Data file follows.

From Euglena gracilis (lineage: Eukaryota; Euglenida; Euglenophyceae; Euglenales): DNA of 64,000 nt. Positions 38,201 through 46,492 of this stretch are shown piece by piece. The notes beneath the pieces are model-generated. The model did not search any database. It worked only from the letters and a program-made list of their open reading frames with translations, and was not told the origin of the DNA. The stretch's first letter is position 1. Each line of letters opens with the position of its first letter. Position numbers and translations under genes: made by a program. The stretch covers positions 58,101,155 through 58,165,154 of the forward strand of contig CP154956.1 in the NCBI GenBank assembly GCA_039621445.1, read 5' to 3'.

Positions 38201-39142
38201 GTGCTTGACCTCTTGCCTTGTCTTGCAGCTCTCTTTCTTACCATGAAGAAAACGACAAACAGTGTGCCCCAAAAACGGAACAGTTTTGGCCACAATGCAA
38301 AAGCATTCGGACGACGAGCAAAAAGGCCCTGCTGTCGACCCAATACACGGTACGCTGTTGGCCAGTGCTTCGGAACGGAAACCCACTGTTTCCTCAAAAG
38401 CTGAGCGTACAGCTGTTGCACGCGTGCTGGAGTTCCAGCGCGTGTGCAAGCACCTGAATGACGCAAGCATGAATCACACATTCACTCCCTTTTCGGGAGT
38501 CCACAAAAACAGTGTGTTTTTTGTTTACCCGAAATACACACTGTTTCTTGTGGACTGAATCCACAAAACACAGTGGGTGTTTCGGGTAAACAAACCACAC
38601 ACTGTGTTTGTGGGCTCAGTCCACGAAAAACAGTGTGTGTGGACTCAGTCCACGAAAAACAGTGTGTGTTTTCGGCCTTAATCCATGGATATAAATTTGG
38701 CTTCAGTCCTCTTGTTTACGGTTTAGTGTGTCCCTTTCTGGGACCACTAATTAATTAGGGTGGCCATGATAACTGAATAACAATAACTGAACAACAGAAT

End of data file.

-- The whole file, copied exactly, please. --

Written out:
From Euglena gracilis (lineage: Eukaryota; Euglenida; Euglenophyceae; Euglenales): DNA of 64,000 nt. Positions 38,201 through 46,492 of this stretch are shown piece by piece. The notes beneath the pieces are model-generated. The model did not search any database. It worked only from the letters and a program-made list of their open reading frames with translations, and was not told the origin of the DNA. The stretch's first letter is position 1. Each line of letters opens with the position of its first letter. Position numbers and translations under genes: made by a program. The stretch covers positions 58,101,155 through 58,165,154 of the forward strand of contig CP154956.1 in the NCBI GenBank assembly GCA_039621445.1, read 5' to 3'.

Positions 38201-39142
38201 GTGCTTGACCTCTTGCCTTGTCTTGCAGCTCTCTTTCTTACCATGAAGAAAACGACAAACAGTGTGCCCCAAAAACGGAACAGTTTTGGCCACAATGCAA
38301 AAGCATTCGGACGACGAGCAAAAAGGCCCTGCTGTCGACCCAATACACGGTACGCTGTTGGCCAGTGCTTCGGAACGGAAACCCACTGTTTCCTCAAAAG
38401 CTGAGCGTACAGCTGTTGCACGCGTGCTGGAGTTCCAGCGCGTGTGCAAGCACCTGAATGACGCAAGCATGAATCACACATTCACTCCCTTTTCGGGAGT
38501 CCACAAAAACAGTGTGTTTTTTGTTTACCCGAAATACACACTGTTTCTTGTGGACTGAATCCACAAAACACAGTGGGTGTTTCGGGTAAACAAACCACAC
38601 ACTGTGTTTGTGGGCTCAGTCCACGAAAAACAGTGTGTGTGGACTCAGTCCACGAAAAACAGTGTGTGTTTTCGGCCTTAATCCATGGATATAAATTTGG
38701 CTTCAGTCCTCTTGTTTACGGTTTAGTGTGTCCCTTTCTGGGACCACTAATTAATTAGGGTGGCCATGATAACTGAATAACAATAACTGAACAACAGAAT